It seems Sir James Dyson has a son, Jake Dyson.
Never heard of him? No, me neither.
But it seems he is a lighting designer with some products already on the market. He makes desk lamps and other lights. Jake Dyson, son of Sir James Dyson, claims he hasn’t just changed the light bulb, but created a new kind of light entirely.
Indeed, you can buy his “CSYS Touch LED Task Lamp” at John Lewis for a not inconsiderable £545.
By seeking to design a light bulb that lasts a lifetime, Jake Dyson and his firm Jake Dyson Products have made Ariel, a suspended light which apparently lasts 40 years before the bulb needs replacing. How they have determined this timescale since it was only launched in 2013 is unclear.
Designing lights since 2006, Jake seemingly became frustrated with the ‘stagnant state of lighting’, where beautiful lamps are sold for a high price yet designed with little attention to the function. I can relate to that as the owner of several Louis Poulsen inspired lights.
“LEDs have the ability to last for life – that’s why they were invented in the first place,” Jake says. “But companies sell LED lights that only last seven years so they can sell more in seven years’ time. I want my product to go into spaces where the interior doesn’t want to be changed for at least 25 years: airports or high-profile buildings, for example. What airport would want a light that only lasts seven years? Is there a light out there that answers their needs? Probably not.”
It seems a tall order, but it is unclear if his designs are catering to homes or businesses.
In the cellar of his central London office, “the dungeon” as he refers to it, Jake Dyson and his team have tested lights on the market to see if they live up to their claims of long-lasting brightness and efficiency. And – spoiler alert – they don’t. “In some cases you can buy an LED product and six months later it’s 30% less bright – but you won’t realise that because you’re living with it,” Dyson told the Guardian, standing in front of several small piles of cardboard boxes containing his competitors’ products.
In comparison, the Ariel will maintain its brightness for 180,000 hours he says, which if the light was on for twelve hours a day, each day, at full brightness, is around forty years. Or thirty seven as they now claim.
Available in two models (although not officially launched yet that I can find till next May) – as a downlight (for targeted lighting of a kitchen island, or a bank of office desks) and an uplight (for general illumination of a room) – and it will retail at around £1,400
Ariel isn’t cheap. But it is apparently clever. In the four years it took to design it, Jake learned that to make an LED’s performance last as long as possible, it needs to be kept under 60 degrees centigrade.
For the Ariel, they got the heat down to 55 degrees, using pipes that draw the heat away from the LED as quickly as it is released. “It’s like a big radiator,” Jake explains. “The heat comes off the pipes, is transferred through the fins, and is then dispersed into the air, so you get a continual cycle of heat being removed.”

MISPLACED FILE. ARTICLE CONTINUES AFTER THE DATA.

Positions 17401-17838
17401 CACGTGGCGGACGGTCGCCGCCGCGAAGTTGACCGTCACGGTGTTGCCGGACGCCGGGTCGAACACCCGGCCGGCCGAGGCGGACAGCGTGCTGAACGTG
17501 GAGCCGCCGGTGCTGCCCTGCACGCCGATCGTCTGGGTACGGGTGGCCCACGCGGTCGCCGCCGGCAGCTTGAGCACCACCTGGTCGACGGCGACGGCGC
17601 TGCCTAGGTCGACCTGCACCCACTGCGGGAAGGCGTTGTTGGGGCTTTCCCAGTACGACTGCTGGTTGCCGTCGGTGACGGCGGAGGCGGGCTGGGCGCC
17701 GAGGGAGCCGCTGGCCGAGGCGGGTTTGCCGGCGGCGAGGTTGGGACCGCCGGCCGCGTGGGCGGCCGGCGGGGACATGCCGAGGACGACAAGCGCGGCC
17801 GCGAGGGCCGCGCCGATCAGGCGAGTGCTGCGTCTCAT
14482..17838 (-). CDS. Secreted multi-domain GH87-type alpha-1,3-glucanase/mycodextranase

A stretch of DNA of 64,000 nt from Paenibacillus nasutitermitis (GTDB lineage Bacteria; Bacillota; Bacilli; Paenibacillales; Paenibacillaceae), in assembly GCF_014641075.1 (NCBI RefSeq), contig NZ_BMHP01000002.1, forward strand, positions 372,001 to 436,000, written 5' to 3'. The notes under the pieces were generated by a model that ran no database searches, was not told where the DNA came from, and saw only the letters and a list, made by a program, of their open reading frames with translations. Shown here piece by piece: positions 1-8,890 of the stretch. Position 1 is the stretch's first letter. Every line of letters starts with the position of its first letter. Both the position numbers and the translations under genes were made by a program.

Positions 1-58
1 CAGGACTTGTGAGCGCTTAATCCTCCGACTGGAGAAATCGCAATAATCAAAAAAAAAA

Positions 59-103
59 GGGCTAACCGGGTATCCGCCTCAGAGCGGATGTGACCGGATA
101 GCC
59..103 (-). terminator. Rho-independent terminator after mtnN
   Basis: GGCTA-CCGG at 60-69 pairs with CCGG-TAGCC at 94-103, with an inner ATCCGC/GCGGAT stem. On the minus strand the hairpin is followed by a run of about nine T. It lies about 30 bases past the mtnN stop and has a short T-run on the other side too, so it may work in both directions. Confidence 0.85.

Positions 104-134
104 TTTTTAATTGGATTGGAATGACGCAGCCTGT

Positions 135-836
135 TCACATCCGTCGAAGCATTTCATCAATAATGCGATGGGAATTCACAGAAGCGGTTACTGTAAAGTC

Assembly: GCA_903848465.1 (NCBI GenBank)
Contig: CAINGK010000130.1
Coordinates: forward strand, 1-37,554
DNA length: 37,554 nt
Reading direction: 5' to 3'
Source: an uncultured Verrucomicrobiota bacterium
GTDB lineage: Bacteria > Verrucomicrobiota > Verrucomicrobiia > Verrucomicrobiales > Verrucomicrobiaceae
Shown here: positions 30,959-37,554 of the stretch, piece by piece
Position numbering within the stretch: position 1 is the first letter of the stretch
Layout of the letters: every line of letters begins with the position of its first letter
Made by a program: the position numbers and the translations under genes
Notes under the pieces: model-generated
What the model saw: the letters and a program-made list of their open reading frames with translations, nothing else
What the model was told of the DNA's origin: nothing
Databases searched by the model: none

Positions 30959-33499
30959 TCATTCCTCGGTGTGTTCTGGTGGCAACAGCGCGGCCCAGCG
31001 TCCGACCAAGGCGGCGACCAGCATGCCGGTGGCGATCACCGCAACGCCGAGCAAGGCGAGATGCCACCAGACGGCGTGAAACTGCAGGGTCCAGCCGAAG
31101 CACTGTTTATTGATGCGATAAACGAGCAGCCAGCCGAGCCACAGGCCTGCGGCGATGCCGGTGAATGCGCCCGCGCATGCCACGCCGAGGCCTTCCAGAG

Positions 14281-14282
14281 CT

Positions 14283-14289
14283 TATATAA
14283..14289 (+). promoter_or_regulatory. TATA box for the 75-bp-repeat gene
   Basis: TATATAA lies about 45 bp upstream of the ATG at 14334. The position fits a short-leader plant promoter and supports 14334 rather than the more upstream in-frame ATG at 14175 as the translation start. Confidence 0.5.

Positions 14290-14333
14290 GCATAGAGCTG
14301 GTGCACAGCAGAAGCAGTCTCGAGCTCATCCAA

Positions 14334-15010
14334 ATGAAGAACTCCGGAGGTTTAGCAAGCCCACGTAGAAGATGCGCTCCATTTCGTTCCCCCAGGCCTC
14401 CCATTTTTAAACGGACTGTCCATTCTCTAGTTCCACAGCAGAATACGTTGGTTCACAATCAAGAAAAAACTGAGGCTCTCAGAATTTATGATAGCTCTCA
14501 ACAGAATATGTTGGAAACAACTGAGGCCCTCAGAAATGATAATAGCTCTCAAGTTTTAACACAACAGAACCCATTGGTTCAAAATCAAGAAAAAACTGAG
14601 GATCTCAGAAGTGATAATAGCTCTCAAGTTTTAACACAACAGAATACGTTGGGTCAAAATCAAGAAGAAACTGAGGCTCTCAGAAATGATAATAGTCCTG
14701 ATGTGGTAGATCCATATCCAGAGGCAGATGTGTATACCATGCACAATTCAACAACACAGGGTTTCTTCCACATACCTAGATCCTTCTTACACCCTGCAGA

The light also has a unique lens to give greater illumination and, as Jake and his team found out: “You need three or four of our competitors’ fittings to do what one of ours is doing, and each one of their fittings is the same power as one of ours, so that’s four times more electricity, four times more installation cost, and four times the product purchased cost, so Ariel actually comes out cheaply in comparison.”
The Ariel is also ZigBee WiFi-enabled, so can be controlled via an app, allowing users to set timers, or to link up their Ariel(s) to external light sensors so the light is dimmer on a sunny day, and brighter when it gets darker.
It also records the light’s electricity consumption and converts that into the KW/hour cost in the country it’s installed in – something that, surprisingly, other apps haven’t yet caught onto at this energy-conscious time.
Innovative product design clearly runs in the family. But was the surname a help or a hindrance when Jake Dyson Products took off? “I’m not sure people took the product seriously when I first went out to sell my lights. Everyone in Britain’s got quite bitter about nepotism,” he says, matter-of-factly. In contrast, manufacturing the lights in Malaysia was a doddle: “Companies out there wouldn’t have touched a company [like mine], but because of the power of the Dyson name they bent over backwards to help me.” Ultimately he believes the quality of the product will speak for itself. “In Italy, where they make lights as beautiful objects, they looked at it and went…” Dyson kisses his fingertips: “Bellissimo.”
They are now plugging these on Dyson’s US facing website. Although his own site seems to be down at the moment.
What are your thoughts on a £1400 LED light or a £545 desk lamp? Much as I like Dyson products, indeed I am a Dyson-a-holic having even an Airblade hand dryer at home, I think I can live without one of these.
Bad enough I was daft enough to own one of the asthmatic AM04 fans, I am not daft enough to own a DC40, DC41, DC50 or DC65, I will stick to my trusty DC14 I think. I like snazzy lights, but not enough to blow £1400 on one.
Your comments are welcome.